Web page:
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The Enigmatic Number e: A History in Verse and Its Uses in the Mathematics Classroom - The Annotated Poem

Sarah Glaz (University of Connecticut)

The Enigmatic Number e

by Sarah Glaz

It ambushed Napier at Gartness,
like a swashbuckling pirate
leaping from the base.
He felt its power, but never realized its nature.
e's first appearance in disguise—a tabular array
of values of ln, was logged in an appendix
to Napier's posthumous publication.
Oughtred, inventor of the circular slide rule,
still ignorant of e's true role,
performed the calculations.

A hundred thirteen years the hit and run goes on.
There and not there—elusive e,
escape artist and trickster,
weaves in and out of minds and computations:
Saint-Vincent caught a glimpse of it under rectangular hyperbolas;
Huygens mistook its rising trace for logarithmic curve;
Nicolaus Mercator described its log as natural
without accounting for its base;
Jacob Bernoulli, compounding interest continuously,
came close, yet failed to recognize its face;
and Leibniz grasped it hiding in the maze of calculus,
natural basis for comprehending change—but
misidentified as b.

The name was first recorded in a letter
Euler sent Goldbach in November 1731:
"e denontat hic numerum, cujus logarithmus hyperbolicus est=1."
Since a was taken, and Euler
was partial to vowels,
e rushed to make a claim—the next in line.

We sometimes call e Euler's Number: he knew
e in its infancy as 2.718281828459045235.

On Wednesday, 6th of May, 2009,
e revealed itself to Kondo and Pagliarulo,
digit by digit, to 200,000,000,000 decimal places.
It found a new digital game to play.

In retrospect, following Euler's naming,
e lifted its black mask and showed its limit:
\(\displaystyle e = {\lim_{n\rightarrow\infty}} {\left( 1+\frac{1}{n} \right)}^n \)
Bernoulli's compounded interest for an investment of one.

Its reciprocal gave Bernoulli many trials,
from gambling at the slot machines to deranged parties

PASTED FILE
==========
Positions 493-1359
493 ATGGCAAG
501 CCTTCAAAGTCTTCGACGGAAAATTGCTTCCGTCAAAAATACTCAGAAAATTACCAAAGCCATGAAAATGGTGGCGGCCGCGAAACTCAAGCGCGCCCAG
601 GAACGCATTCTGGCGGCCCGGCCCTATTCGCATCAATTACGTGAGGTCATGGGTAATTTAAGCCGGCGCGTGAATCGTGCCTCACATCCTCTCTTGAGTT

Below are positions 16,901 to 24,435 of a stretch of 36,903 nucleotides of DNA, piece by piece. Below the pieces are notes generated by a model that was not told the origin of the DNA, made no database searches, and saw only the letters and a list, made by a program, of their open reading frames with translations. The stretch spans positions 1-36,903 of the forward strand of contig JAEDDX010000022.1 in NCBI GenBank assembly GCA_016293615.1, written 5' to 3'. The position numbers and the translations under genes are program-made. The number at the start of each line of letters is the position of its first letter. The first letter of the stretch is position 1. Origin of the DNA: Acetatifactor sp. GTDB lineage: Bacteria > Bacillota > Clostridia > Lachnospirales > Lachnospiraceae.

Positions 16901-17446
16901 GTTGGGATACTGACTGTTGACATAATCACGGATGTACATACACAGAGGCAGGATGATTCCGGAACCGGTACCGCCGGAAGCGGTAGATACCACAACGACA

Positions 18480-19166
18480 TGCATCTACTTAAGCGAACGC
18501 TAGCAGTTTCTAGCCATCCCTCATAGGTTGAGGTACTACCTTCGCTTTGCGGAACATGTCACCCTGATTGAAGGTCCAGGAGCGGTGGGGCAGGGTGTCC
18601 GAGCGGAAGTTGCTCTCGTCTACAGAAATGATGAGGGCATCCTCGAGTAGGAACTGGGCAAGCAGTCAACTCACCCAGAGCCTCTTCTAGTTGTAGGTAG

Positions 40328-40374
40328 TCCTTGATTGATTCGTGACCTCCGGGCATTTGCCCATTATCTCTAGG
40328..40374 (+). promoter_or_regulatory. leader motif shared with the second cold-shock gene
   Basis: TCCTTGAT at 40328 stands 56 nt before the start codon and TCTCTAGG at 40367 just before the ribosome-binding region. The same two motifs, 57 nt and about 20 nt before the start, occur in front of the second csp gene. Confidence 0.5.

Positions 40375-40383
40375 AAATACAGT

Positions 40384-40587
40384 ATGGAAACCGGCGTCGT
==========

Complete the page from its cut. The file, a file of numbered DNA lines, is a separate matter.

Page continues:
where nameless gentlemen check hats with butlers at the door,
and when they leave, e's reciprocal hands each a stranger's hat.

In gratitude to Euler, e showed a serious side,
infinite sum representation:
\(\displaystyle e = {\sum_{n=0}^{\infty}}\, \frac{1}{n!} = \frac{1}{0!} + \frac{1}{1!} + \frac{1}{2!} + \frac{1}{3!}+\cdots \)

For Euler's eyes alone, e fanned the peacock tail of
\(\displaystyle \frac{e-1}{2}\)'s continued fraction expansion,
displaying patterns that confirmed
its own irrationality.

A century passed till e—through Hermite's pen,
was proved to be a transcendental number.
But to this day it teases us with
speculations about ee.

e's abstract beauty casts a glow on Euler's Identity:
eiπ + 1 = 0,
the elegant, mysterious equation,
where waltzing arm in arm with i and π,
e flirts with complex numbers and roots of unity.

We meet e nowadays in functional high places
of Calculus, Differential Equations, Probability, Number Theory,
and other ancient realms:
y = ex
is the base of the unique exponential function
whose derivative is equal to itself.
The more things change the more they stay the same.
gathers gravitas as solid under integration,
\(\displaystyle \int e^x \,dx = e^x + c \)
a constant c is the mere difference;
and often e makes guest appearances in Taylor series expansions.
And now and then e stars in published poetry—
honors and administrative duties multiply with age.

Sarah Glaz (University of Connecticut), "The Enigmatic Number [i]e:[/i] A History in Verse and Its Uses in the Mathematics Classroom - The Annotated Poem," Convergence (November 2010), DOI:10.4169/loci003482